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Mature workers, training and using TLM frameworks

Hancock, Linda 2006, Mature workers, training and using TLM frameworks, Australian bulletin of labour, vol. 32, no. 3, pp. 257-279.

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Title Mature workers, training and using TLM frameworks
Author(s) Hancock, LindaORCID iD for Hancock, Linda orcid.org/0000-0003-2953-2353
Journal name Australian bulletin of labour
Volume number 32
Issue number 3
Start page 257
End page 279
Publisher Flinders University
Place of publication Adelaide, S. Aust.
Publication date 2006-09
ISSN 0311-6336
Summary Mature workers have been at the centre of policies aimed at encouraging higher workforce participation, longer working life and enhanced savings for retirement. Low mature age workforce participation rates reflect labour market withdrawal in the face of multiple barriers to participation for many. Their apparent voluntary joblessness conceals the fact that mature workers endure longer periods of unemployment, discrimination, redundancy and other barriers to employment (hence the drift to 'early retirement'). The policy dilemma is not just about addressing discrimination barriers, access to appropriate retraining or skills enhancement for mature workers, but what this tells us about lifelong learning as a means of managing and mitigating risk. The mismatch between work opportunities/skills shortages and the low education and skills base of many mature workers, means it is simplistic to think that working longer might be a short term way to address skills shortages; without an enormous investment in the current ageing cohort. Drawing on Transitional Labour Market (TLM) theory and European reform agendas, this article argues that the link between investment in lifelong education/ skills training and stronger labour market participation needs attention; not just for current cohorts of excluded or underemployed mature workers but to position strategically for future generations.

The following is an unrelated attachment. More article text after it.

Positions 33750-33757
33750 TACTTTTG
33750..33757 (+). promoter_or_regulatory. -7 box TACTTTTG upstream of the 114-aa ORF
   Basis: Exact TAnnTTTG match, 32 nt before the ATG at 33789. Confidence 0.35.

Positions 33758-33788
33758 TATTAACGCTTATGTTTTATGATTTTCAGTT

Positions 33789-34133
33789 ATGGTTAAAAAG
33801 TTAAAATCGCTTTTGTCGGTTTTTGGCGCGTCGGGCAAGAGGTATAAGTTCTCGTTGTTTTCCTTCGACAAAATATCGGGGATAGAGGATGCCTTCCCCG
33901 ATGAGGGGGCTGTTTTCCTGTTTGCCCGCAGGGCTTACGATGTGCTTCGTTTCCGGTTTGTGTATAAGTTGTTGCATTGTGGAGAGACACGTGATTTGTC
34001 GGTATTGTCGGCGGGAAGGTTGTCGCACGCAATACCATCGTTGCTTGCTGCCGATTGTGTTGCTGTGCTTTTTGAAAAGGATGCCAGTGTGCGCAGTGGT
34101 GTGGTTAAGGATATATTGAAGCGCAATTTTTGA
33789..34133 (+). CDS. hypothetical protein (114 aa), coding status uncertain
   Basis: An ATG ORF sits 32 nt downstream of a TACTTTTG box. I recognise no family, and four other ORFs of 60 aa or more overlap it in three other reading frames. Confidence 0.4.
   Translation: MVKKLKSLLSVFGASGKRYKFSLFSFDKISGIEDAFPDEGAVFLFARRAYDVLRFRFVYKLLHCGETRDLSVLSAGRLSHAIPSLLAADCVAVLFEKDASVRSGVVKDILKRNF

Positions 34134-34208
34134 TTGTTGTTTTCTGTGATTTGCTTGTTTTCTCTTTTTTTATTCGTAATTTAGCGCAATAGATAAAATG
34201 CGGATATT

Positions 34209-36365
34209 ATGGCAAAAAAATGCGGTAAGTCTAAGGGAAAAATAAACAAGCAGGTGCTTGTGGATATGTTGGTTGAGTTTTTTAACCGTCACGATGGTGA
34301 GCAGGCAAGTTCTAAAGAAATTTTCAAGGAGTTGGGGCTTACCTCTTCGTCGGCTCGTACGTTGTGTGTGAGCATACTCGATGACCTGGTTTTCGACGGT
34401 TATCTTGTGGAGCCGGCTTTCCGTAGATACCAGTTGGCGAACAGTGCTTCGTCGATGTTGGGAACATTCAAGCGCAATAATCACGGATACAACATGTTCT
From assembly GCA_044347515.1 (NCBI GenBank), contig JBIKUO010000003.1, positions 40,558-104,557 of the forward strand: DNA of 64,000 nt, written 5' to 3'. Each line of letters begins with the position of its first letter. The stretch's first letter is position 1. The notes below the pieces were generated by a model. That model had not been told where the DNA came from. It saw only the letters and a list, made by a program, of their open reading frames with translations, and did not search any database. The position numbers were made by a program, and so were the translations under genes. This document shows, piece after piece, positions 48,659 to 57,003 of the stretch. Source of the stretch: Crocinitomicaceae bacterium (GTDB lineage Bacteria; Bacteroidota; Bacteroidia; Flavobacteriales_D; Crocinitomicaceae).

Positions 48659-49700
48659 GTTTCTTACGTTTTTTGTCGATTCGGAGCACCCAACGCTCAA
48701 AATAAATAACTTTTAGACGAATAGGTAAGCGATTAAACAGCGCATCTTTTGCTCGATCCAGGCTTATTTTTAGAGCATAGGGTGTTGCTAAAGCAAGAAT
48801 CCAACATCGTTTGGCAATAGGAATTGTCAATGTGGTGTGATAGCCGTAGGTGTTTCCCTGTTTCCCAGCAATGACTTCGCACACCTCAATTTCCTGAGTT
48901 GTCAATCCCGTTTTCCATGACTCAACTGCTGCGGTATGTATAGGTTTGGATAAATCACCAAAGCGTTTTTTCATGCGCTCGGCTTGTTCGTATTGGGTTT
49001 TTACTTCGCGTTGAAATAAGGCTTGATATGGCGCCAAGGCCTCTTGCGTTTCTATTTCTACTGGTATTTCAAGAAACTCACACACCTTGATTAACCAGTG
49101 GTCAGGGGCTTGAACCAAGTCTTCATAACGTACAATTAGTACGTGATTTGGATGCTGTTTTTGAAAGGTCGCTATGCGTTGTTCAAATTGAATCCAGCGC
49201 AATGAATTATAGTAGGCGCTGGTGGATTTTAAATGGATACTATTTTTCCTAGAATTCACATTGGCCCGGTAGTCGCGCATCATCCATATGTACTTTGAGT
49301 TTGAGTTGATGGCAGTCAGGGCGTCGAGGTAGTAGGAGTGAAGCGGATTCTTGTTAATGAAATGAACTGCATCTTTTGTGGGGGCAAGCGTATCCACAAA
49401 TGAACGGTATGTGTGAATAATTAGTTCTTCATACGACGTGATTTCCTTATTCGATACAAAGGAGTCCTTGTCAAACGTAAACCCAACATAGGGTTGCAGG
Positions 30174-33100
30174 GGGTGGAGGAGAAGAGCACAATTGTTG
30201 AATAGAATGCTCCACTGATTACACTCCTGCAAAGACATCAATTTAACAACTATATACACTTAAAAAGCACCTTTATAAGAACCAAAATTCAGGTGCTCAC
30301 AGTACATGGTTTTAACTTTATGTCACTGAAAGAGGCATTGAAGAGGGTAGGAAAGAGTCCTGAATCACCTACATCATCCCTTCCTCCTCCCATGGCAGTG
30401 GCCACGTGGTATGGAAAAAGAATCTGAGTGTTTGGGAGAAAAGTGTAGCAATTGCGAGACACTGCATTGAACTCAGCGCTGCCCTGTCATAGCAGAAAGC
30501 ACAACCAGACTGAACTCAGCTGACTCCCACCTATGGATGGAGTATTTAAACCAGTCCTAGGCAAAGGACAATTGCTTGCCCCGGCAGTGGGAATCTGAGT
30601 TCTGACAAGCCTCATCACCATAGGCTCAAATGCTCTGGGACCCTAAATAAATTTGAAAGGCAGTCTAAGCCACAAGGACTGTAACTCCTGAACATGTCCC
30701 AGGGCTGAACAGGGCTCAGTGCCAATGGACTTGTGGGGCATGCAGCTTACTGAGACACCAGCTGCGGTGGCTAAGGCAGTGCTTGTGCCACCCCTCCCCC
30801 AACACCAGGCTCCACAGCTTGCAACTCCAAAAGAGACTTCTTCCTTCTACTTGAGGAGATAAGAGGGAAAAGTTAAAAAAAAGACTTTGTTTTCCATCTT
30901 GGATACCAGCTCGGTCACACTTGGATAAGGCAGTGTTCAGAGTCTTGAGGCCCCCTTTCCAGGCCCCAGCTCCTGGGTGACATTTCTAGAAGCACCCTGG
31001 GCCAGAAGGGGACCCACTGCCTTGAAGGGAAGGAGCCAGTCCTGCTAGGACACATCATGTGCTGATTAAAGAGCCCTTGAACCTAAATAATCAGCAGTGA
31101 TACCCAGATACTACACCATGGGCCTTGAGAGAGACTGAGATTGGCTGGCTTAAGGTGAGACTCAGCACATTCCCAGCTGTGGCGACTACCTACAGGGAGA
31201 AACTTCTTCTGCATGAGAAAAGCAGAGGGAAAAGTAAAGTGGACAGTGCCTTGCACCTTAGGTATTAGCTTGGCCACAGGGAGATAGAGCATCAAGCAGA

Language eng
Field of Research 160510 Public Policy
Socio Economic Objective 970116 Expanding Knowledge through Studies of Human Society
HERDC Research category C1 Refereed article in a scholarly journal
Copyright notice ©2006, National Institute of Labour Studies
Free to Read? Yes
Persistent URL http://hdl.handle.net/10536/DRO/DU:30003899

Document type: Journal Article
Collections: School of International and Political Studies
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Every reasonable effort has been made to ensure that permission has been obtained for items included in DRO. If you believe that your rights have been infringed by this repository, please contact drosupport@deakin.edu.au.